Richie about to reach end of the road

SOON, Richie Williamson will be out of a job - and he couldn't be happier.

The Clarence Valley councillor, former mayor and 2GF radio presenter wears many hats around the community, but one role he's glad to give up will be chair of the Pacific Highway Taskforce.

The group, made up of all councils linked by the Pacific Highway, was formed in 2005 with the sole purpose to secure funding for the highway upgrade following years of failed political promises by successive governments.

"There was a very common goal to attract to the highway, various state and federal governments, to get the thing to dual carriageway," he said.

"It's been a challenge, it's been a fight, but I think the taskforce has been incredibly successful in lobbying for that to happen."

With the new highway scheduled for completion at the end of the year, Mr Williamson's role and the group will inevitably dissolve.

David Bancroft, Richie Williamson and Bryan Robins look over the Cowper Memorial at See Park in preparation for the 30th anniversary of the Cowper Bus Crash.
David Bancroft, Richie Williamson and Bryan Robins look over the Cowper Memorial at See Park in preparation for the 30th anniversary of the Cowper Bus Crash. Adam Hourigan

"We had one purpose and that was to get funding for the highway. Now our job is done and what a job it was," he said.

"When the Taskforce first kicked off, at times it really did feel like an unachievable and unreachable goal. But it was that show of uniting force, I believe, is what helped us get there."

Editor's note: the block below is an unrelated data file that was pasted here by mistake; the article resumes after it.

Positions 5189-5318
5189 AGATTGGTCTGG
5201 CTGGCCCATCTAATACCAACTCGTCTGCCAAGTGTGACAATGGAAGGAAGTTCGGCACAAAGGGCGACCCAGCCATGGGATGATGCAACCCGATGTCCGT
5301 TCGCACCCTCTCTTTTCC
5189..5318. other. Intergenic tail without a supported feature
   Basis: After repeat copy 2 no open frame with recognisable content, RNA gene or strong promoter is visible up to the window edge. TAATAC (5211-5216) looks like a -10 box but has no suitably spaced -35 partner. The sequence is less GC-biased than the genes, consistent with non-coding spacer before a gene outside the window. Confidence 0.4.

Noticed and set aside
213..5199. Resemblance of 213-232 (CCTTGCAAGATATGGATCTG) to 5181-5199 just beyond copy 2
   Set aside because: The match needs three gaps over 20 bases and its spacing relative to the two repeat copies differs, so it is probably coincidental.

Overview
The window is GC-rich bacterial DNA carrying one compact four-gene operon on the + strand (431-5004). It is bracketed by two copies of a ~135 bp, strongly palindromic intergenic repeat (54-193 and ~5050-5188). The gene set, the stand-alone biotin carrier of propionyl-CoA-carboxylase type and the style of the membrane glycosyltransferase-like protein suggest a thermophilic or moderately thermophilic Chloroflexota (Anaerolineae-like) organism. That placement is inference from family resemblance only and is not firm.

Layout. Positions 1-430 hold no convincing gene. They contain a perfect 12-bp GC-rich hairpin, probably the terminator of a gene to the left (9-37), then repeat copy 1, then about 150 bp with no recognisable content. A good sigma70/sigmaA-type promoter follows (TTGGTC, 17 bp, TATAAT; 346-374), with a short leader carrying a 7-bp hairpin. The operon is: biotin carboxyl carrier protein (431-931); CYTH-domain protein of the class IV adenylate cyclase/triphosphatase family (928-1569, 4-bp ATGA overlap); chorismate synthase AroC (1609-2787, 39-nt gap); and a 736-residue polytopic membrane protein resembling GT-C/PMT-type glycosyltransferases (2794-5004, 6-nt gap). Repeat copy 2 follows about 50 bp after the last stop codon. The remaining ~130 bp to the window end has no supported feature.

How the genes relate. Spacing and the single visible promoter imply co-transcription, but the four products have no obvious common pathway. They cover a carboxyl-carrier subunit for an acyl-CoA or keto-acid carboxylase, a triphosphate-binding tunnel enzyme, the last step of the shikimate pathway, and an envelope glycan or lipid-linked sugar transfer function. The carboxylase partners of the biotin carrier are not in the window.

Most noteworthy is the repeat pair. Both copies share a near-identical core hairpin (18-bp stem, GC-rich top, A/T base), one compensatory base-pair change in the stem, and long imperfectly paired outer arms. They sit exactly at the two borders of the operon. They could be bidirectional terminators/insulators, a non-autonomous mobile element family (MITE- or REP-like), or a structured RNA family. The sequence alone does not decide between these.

Tuesday was a poignant moment for the Clarence Valley community when the Glenugie to Tyndale section of the new Pacific Highway opened to traffic, now officially bypassing Australia's second-worst road disaster.

"You can't help but be drawn by what started this process and that was the Cowper bus crash," he said.

Although a child at the time, Mr Williamson remembers the tragedy well and the impact it had on the community.

"I remember walking out and Mum said there's been a terrible crash. The early footage of the bus being laden over in the paddock … I've never forgotten that," he said.

"I know people that were the first responders. It's impossible not to know them in our community. Some of them volunteers, some of them paid, and they all tell varying stories of how that's affected them, and it has deeply."

"It's hard not to think back to that day, but at the same time it's the most exciting piece of infrastructure we've ever seen in that it really does open the door to untold possibilities."